This has become particularly popular in recent years—you can couchsurf with friends, acquaintances, or complete strangers who open up their houses or apartments to visitors from around the world. Much like a host family, your couchsurfing buddy provides a place for you to sleep while you work on the volunteer project. This is especially helpful if the program is in an urban or an expensive area, or if the host organization does not provide accommodations for its volunteers.
Some volunteer organizations offer hostel accommodation, or at least have recommendations for ones in the area. Depending on your group, this may be an inexpensive alternative to their provided housing, and can be a great way to meet other travelers and volunteers.
Some volunteer groups offer the option of staying on a campground—or this might even be the only accommodation they can provide. Campgrounds can range from rugged backcountry to a more modern site with running water or electricity, and depending on the time of year, it can be rainy and hot or extremely cold and dry.
Volunteers usually are asked to bring their own camping equipment, or at least some of the supplies. Be sure you know well in advance what you’re expected to take on the project, as it can quickly eat through your budget.
Your timeline for planning a volunteering abroad trip
Most volunteering abroad organizations ask that you have your application complete several months ahead of time, and your first deposit secured at least six weeks before your prospective departure date. This is because they’ll need time to arrange a spot on the project you want—volunteer groups, particularly the larger ones, sometimes receive more requests than they can place. They also need to secure your housing, as many have limited accommodation with host families or in shared rooms.
You also will need time to get your passport if you don’t have one, your visa if you need one, and immunizations that might be required for entry into your host country. You also should have ample time to narrow down your budget, flights, travel insurance, and project supplies.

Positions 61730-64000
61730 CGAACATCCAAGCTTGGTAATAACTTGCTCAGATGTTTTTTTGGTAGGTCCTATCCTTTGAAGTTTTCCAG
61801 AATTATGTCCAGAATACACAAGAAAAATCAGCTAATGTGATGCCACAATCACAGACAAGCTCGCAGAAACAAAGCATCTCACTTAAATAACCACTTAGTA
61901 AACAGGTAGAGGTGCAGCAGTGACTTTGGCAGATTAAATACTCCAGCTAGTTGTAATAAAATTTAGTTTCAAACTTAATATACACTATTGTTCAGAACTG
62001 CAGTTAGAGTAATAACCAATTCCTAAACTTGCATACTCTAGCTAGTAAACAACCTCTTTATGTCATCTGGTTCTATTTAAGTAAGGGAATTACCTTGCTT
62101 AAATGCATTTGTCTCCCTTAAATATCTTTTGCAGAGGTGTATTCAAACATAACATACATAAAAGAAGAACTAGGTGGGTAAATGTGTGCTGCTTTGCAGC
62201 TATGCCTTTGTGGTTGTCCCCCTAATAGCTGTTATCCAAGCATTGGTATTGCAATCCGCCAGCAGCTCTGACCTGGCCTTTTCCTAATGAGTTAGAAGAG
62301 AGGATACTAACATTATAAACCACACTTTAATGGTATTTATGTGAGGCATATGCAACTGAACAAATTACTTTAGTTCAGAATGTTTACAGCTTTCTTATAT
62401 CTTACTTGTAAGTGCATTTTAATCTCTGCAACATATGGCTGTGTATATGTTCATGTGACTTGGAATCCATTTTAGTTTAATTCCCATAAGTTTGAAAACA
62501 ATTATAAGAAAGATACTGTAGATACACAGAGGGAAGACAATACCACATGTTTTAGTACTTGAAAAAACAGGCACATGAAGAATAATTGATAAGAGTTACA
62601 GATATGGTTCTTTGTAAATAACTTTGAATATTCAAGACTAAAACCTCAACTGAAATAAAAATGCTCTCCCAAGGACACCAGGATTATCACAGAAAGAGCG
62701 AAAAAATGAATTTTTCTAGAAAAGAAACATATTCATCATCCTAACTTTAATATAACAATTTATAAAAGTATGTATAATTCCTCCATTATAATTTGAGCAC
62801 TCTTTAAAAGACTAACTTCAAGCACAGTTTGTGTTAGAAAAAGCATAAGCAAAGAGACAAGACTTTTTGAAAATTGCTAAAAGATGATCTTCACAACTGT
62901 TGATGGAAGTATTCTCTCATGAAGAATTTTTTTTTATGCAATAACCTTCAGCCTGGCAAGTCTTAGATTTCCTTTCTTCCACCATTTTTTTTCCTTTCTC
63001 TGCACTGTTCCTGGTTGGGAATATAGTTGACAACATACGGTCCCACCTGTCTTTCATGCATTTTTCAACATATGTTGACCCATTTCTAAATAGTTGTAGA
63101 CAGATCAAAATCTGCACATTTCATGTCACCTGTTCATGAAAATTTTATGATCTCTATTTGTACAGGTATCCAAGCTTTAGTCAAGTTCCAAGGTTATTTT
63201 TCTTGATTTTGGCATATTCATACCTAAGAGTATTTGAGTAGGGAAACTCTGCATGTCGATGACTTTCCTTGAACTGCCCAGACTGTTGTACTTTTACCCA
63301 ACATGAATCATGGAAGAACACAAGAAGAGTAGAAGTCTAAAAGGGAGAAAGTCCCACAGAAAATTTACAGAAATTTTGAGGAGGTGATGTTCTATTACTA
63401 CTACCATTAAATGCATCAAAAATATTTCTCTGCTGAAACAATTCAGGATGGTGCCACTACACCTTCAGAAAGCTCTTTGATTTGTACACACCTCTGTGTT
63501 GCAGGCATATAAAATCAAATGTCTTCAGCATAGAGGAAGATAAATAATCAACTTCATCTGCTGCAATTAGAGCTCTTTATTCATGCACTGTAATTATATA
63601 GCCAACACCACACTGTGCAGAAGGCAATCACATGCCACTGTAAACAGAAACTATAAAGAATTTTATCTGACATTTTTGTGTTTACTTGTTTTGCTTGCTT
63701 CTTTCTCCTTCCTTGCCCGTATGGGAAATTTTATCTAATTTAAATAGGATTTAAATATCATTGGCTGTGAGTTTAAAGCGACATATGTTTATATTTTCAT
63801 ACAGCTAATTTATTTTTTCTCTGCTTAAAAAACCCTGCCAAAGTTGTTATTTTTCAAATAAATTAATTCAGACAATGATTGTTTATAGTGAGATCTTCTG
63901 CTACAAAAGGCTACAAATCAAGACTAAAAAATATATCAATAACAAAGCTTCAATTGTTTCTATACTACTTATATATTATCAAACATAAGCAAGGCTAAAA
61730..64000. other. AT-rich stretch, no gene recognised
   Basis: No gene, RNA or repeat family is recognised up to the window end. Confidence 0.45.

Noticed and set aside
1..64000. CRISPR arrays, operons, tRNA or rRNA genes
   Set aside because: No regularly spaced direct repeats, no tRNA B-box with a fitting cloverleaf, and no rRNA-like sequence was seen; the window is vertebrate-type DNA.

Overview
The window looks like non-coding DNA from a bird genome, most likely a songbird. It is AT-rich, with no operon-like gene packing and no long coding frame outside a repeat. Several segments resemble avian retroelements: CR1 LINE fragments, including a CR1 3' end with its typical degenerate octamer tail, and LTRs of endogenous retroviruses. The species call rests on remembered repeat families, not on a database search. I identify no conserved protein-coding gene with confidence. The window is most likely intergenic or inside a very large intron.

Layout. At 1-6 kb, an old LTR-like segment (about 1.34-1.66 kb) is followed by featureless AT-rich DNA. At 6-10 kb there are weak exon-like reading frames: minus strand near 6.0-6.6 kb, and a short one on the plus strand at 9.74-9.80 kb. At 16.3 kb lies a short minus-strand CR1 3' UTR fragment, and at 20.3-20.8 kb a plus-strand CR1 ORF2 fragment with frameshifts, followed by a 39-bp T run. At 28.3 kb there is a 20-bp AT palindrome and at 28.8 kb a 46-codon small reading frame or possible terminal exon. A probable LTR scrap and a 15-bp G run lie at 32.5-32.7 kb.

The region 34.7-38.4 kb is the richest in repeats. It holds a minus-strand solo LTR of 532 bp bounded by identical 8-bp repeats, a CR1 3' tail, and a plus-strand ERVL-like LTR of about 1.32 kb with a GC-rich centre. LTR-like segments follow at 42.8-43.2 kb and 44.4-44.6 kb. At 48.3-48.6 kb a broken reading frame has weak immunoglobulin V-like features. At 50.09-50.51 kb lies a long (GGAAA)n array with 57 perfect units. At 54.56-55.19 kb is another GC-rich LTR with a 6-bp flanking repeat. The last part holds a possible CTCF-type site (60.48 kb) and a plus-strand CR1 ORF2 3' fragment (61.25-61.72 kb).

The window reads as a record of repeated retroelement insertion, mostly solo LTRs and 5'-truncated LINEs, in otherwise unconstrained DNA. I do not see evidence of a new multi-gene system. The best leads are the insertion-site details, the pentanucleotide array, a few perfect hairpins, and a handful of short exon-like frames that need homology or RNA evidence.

Four months out
If you don’t have a passport, then you should apply for one now—the process can take quite some time, and you should have it completed well before your prospective travel dates, regardless of whether you know which volunteer program you’d like to work with. If your passport will expire within six months of your travels, you should have it renewed; many countries will deny entry to visitors whose passports will expire soon.
You also should start researching potential volunteering abroad programs and figuring out where you’d like to go, what you’d like to do, and how much funding you’ll need for the trip. Take your airline ticket into account as well; this can cost as much as or more than the program placement, and almost never is included in the quoted fee from your volunteer organization.
Three months out
If you’ve found a group that interests you, get in touch with them to learn more. Find a few backup organizations as well, in case your first choice can’t place you or if you change your mind. Be sure to check the application and deposit deadlines—many groups advise submitting your application several months in advance to ensure placement.
Start researching your host country, and if possible, the host community. Familiarize yourself with the weather for that time of year, the local customs, and the history of the region. This will help you decide if that’s really where you want to go, and it’ll make adjustment a little less intense once you get there.
Two months out
By now, you should have set up an appointment with a travel clinic to receive any immunizations you might need. Travelers usually are asked to have their vaccinations at least six to eight weeks before their departure date; this will ensure they receive the proper immunizations, which may need some time to go into effect.
Six weeks out
This is about the time most volunteering abroad organizations ask that you pay your first deposit. This secures your spot on the project and allows them to prepare for your arrival, to find your housing, and to get you ready for any orientation and training you might need.
If you haven’t booked your flight yet, you should do this as well (once you’re confirmed on the project, of course); the sooner you arrange a flight, the cheaper it’ll be, and the more likely you’ll find the most convenient one for your travel dates. Be sure to double check with your volunteer group as to what dates they prefer and which airport to fly into—some have set timelines for their volunteers to arrive and depart.
One month out